In a previous season of my life, I was a pastor. Some of you know and some of you don’t know that. That season taught me several huge things that I have not forgotten and hopefully never will. Massive things about humanity, suffering, life, and definitely myself. One of the bigger lessons that came from that time was an understanding of who I am, in particular, and what I can and cannot do within the limits I have been given.
To give you a metaphor, of sorts, I have a screwed up back. It came from misuse when I was young and a lack of proactive self-care. This injury has been, at times, traumatic and life-altering. At other times it’s just annoying. Sometimes it’s not there at all. But one of the times I feel it more than any other is when I’m exercising. If I am working my body in a way that is vigorous and difficult? Well then I definitely begin feeling that injury flair up. This is a good example of a real limitation I have. A boundary, if you will, and I likely will always have it.
There are similar boundaries in my writing, but I’m only recently discovering them. One of the biggest boundaries I have, and that is particular to me, is a stark lack of romance. Don’t take this to mean it’s most obvious definition. I can be exceedingly romantic with my wife. She knows me well and that each year her birthday is a national holiday, and that she means more to me than any other woman alive. But take the term romance in one of its other meanings.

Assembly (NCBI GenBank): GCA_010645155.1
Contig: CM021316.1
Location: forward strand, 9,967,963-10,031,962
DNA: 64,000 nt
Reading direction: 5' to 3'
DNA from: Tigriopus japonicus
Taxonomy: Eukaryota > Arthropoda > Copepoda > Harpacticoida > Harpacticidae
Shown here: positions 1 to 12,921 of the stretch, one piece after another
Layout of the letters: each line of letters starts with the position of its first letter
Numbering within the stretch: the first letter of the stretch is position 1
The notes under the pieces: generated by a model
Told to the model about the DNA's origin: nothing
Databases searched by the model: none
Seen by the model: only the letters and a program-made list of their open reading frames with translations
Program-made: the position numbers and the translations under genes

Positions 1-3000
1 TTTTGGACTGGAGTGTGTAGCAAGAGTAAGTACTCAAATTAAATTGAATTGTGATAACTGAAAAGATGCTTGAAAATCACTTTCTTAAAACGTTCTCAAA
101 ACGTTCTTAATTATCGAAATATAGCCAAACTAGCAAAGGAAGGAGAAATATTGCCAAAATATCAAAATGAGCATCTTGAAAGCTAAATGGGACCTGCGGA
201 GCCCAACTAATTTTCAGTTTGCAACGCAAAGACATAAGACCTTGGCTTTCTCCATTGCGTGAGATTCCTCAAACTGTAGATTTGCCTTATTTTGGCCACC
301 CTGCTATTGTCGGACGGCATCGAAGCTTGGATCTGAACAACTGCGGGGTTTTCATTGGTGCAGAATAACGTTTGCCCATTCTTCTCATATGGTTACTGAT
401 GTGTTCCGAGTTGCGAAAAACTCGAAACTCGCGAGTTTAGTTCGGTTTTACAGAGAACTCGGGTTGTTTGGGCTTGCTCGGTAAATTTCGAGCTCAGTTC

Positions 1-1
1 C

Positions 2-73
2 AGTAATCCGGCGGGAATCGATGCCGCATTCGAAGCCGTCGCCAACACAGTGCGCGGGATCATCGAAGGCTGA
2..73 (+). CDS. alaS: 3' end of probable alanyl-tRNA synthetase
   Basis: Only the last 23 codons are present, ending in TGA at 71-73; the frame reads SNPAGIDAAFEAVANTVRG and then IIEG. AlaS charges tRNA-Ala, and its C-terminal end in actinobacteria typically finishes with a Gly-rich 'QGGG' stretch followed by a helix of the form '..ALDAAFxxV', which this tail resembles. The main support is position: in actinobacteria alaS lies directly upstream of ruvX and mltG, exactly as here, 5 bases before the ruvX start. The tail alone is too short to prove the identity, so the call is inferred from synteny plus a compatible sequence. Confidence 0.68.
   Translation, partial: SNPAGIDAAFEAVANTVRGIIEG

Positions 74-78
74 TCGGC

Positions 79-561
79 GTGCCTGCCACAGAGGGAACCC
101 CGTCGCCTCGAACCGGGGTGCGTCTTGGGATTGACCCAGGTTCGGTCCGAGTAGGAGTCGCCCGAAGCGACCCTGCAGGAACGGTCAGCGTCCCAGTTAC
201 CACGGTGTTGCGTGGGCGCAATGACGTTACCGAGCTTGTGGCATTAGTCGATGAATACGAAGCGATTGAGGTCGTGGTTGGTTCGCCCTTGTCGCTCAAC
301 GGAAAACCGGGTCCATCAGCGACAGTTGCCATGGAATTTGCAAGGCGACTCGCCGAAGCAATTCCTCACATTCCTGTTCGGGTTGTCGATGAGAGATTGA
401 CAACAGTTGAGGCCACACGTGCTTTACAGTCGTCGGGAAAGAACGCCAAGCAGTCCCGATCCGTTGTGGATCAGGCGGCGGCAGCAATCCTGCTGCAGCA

My writing process almost never produces tears from me. It doesn’t make swoon. It doesn’t cause me to fall in love with any of my characters. I often feel like a bit of an outsider from some of the many writers I interact with for this very reason. I don’t have talks with my characters, nor arguments. I don’t put myself into their stories so deeply, and with such passion, that I lose something of myself. I am not romantic, in that sense. And that’s perfectly okay.
I’m me. Just me. I am not an amalgam of other people. I am not really emotional at all and I don’t begrudge nor envy anyone who has more capacity to emote than I do. My writing is full of subtly. This is both a pro and a con. There are things hidden inside every one of my books that almost no one ever uncovers. But my books aren’t filled with feelings, either. They’re there, of course, because life has them, but I don’t tend towards the flames of rage, the elation of happiness, or the darkness of depression as others might.
And this limitation doesn’t make me a worse writer, just a different one. And I write all this to say, essentially, that worrying your writing isn’t good because it’s your writing, is silly at best and self-destructive at worst. Make your writing the best it can be, certainly. Make it technically superior, wild, crazy, fun, engaging. But don’t just imitate what you think you should write. Instead, figure out where your boundaries are. Figure out how to write within them in a way that displays your strengths and admits your weaknesses. And at the end of the day, write because writing brings you joy.